Thursday, July 11, 2013
"Quarantine: The Loners" by Lex Thomas
From Goodreads: "It was just another ordinary day at McKinley High—until a massive explosion devastated the school. When loner David Thorpe tried to help his English teacher to safety, the teacher convulsed and died right in front of him. And that was just the beginning.
A year later, McKinley has descended into chaos. All the students are infected with a virus that makes them deadly to adults. The school is under military quarantine. The teachers are gone. Violent gangs have formed based on high school social cliques. Without a gang, you’re as good as dead. And David has no gang. It’s just him and his little brother, Will, against the whole school.
In this frighteningly dark and captivating novel, Lex Thomas locks readers inside a school where kids don’t fight to be popular, they fight to stay alive."
When I was offered this book to read and review I jumped at the chance to do so- why? Because, being a big reader of dystopian/ post-apocalyptic books, it sounded quite unlike any other book I have ever read before (plus, I think that all of us have those fantasies as children, about what we'd do if we were to ever be locked down in our local school or mall during some apocalyptic event). However, I found that excitement waning, becoming almost non-existent, the more and more I read.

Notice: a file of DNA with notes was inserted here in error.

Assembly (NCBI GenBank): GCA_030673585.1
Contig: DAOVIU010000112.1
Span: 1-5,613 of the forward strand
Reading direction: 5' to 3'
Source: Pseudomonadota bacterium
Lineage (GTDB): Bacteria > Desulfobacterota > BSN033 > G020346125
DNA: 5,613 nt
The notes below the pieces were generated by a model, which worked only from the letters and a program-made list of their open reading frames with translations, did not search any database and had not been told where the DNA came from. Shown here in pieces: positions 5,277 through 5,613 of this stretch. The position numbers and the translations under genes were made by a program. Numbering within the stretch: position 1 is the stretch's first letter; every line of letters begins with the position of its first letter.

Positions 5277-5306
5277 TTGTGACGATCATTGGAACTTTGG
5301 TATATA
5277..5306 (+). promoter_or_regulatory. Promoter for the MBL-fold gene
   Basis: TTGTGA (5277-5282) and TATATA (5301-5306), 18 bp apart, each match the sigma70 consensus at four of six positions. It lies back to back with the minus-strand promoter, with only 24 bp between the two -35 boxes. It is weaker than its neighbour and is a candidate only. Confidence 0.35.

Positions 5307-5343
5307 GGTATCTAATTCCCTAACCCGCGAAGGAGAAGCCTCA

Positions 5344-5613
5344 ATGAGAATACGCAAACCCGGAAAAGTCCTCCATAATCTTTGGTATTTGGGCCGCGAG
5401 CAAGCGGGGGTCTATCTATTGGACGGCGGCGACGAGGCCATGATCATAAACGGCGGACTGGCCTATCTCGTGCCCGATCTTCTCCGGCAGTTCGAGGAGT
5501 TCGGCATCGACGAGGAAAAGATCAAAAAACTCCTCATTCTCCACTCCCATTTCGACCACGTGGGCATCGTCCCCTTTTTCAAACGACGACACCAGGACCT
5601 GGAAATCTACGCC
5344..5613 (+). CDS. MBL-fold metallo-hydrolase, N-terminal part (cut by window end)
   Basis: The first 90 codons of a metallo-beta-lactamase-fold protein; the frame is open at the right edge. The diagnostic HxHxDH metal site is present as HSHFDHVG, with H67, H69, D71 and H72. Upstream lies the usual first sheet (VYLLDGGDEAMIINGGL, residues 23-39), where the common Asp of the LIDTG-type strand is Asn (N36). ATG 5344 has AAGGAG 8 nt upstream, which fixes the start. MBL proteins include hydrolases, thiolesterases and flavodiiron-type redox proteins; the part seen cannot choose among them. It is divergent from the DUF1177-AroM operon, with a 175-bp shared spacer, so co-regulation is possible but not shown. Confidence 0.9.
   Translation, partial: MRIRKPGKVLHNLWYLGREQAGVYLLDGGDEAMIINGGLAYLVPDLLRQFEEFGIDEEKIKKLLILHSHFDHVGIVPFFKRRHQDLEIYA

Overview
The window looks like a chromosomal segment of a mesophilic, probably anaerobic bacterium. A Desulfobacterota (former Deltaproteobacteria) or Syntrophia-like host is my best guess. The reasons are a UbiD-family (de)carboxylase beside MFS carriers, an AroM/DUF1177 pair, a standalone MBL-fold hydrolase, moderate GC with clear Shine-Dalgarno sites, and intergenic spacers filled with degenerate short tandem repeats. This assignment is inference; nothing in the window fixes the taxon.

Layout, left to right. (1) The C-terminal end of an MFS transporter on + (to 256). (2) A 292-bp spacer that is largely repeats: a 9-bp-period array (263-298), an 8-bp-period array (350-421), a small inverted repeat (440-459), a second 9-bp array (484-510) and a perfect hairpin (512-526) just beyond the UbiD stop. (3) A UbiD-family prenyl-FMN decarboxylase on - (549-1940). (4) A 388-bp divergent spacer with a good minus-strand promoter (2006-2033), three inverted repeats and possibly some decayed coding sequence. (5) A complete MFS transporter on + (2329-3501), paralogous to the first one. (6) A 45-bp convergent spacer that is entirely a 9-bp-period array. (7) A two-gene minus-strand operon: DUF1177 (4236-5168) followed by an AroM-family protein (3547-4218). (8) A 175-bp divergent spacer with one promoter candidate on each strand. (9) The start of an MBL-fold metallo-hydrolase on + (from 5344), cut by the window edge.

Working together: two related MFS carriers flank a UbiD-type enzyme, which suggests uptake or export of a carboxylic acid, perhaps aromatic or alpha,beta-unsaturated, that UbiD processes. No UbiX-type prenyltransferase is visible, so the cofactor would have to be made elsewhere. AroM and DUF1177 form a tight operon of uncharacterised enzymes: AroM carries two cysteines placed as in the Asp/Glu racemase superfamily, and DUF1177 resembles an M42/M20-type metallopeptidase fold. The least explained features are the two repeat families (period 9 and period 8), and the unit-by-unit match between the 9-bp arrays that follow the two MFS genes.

My largest complaint about this book is that I feel like much of the plot was simply thrown in for the shock value, rather than for any plot development (and there was just SO MUCH of it going on, to me, it felt akin to Michael Grant's "Gone" series, in my opinion). Furthermore, as a reader of fiction, I know that oftentimes we have to suspend disbelief about what is happening in a storyline, but there were just so many times while reading this book I couldn't help but roll my eyes thinking, "Really? REALLY? You're going to go there/ You really think that that would happen?" Last, I am fine with gore, it doesn't bother me, however, even I, found that there was an excessive amount in this book.
That being said, it becomes evident that the duo that is Lex Thomas have imaginations like no other- as mentioned, their writing style is not unlike Michael Grant, arguably one of YA's current most popular male authors. Furthermore, I obviously liked the book enough to finish it (however, I won't be rereading it, it's going on my "to give away" pile).
All in all, while this book didn't quite "do it" for me, much of the plot being too "out there" or "cracked out for my liking, I do think that it will appeal to a lot of other YA readers- especially as it is quite inclusive, appealing to both male and female readers, of all ages, equally. Furthermore, despite my criticisms, I am curious to continue on with the series, if only to see how it wraps up (or to see how even crazier the authors can take the storyline).
I received this book from the publisher to read and honestly review. I was not compensated in any way for said review.